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To: Arthur Wildfire! March
Mandela was sentenced to life in prison for murdering a policeman and several black magistrates.

Do you think he received a fair trial?

3 posted on 12/08/2002 10:26:53 AM PST by SteveTuck
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To: Arthur Wildfire! March
South African Crime Report

4 posted on 12/08/2002 10:32:15 AM PST by backhoe
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Comment #5 Removed by Moderator

To: Arthur Wildfire! March
I think he may exaggerate how low the crime rate was earlier. Alan Paton's Cry, the Beloved Country, written in the 1940s, depicts urban crime as a major problem and something South African whites were already obsessed with. I believe Paton's widow left South Africa because of the crime problem (post-majority rule).
6 posted on 12/08/2002 10:40:11 AM PST by Verginius Rufus
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To: Arthur Wildfire! March
Funny, my wife recalls me telling her when Tutu got the peace prize, South Africa was "on its way" to oblivion.
Didn't take that long I guess.............SAD!
7 posted on 12/08/2002 10:43:03 AM PST by litehaus
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To: SteveTuck
Even Amnesty International said NOTHING about Mandela because he was justly tried and sentenced to life in prison. He was not mistreated by their standards....
8 posted on 12/08/2002 10:54:35 AM PST by eccentric
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To: Arthur Wildfire! March
"Mandela was sentenced to life in prison for murdering a policeman and several black magistrates." This is the first time I have heard this. All I have ever read before was that Mandela was jailed for being anti-apartheid. The American (or Anti-American) Media couldn't be honest and candid if their lives depended on it! Thanks for posting the truth. Now I know.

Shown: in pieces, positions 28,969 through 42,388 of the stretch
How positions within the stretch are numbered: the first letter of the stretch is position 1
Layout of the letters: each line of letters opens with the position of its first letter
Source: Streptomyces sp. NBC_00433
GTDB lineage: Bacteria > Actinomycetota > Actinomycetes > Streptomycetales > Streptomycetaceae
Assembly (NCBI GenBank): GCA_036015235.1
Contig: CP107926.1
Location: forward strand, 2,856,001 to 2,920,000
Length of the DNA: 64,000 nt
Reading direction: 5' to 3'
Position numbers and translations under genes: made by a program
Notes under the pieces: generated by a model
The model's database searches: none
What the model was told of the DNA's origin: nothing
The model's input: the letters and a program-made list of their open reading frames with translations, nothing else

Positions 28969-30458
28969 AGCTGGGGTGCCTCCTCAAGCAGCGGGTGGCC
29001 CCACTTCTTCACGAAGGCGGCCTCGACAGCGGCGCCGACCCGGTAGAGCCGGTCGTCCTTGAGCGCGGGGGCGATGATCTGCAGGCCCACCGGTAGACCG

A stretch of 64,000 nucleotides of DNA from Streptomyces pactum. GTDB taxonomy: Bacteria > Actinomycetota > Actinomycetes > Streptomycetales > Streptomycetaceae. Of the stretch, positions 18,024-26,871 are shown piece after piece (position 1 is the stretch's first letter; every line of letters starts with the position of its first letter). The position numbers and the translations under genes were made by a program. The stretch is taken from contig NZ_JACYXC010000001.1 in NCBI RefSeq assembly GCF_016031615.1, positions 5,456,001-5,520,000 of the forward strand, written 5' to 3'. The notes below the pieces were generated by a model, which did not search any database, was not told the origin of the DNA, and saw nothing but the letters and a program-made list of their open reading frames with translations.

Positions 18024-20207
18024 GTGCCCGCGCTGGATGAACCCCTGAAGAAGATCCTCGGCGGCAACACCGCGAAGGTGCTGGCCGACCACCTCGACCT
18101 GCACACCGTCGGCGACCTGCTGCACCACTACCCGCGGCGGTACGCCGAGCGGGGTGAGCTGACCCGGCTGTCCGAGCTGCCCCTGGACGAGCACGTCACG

9 posted on 12/08/2002 10:56:25 AM PST by ChicagahAl
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To: goldenboy
he did...whats your point?

How do you know that he received a fair trial? Seems rather odd, since the white-minority government stripped blacks of all their political rights under apartheid.

Do you believe that Biko starved to death?

10 posted on 12/08/2002 11:01:04 AM PST by SteveTuck
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Comment #11 Removed by Moderator

To: eccentric
Wrong. Amnesty International refused to recognize Mandela as a "prisoners of conscience" because of his decision to engage in a campaign of sabatoge against the white-minority government. Amnesty International will not grant "prisoners of conscience" status to anyone that uses nor advocates violence.
12 posted on 12/08/2002 11:07:41 AM PST by SteveTuck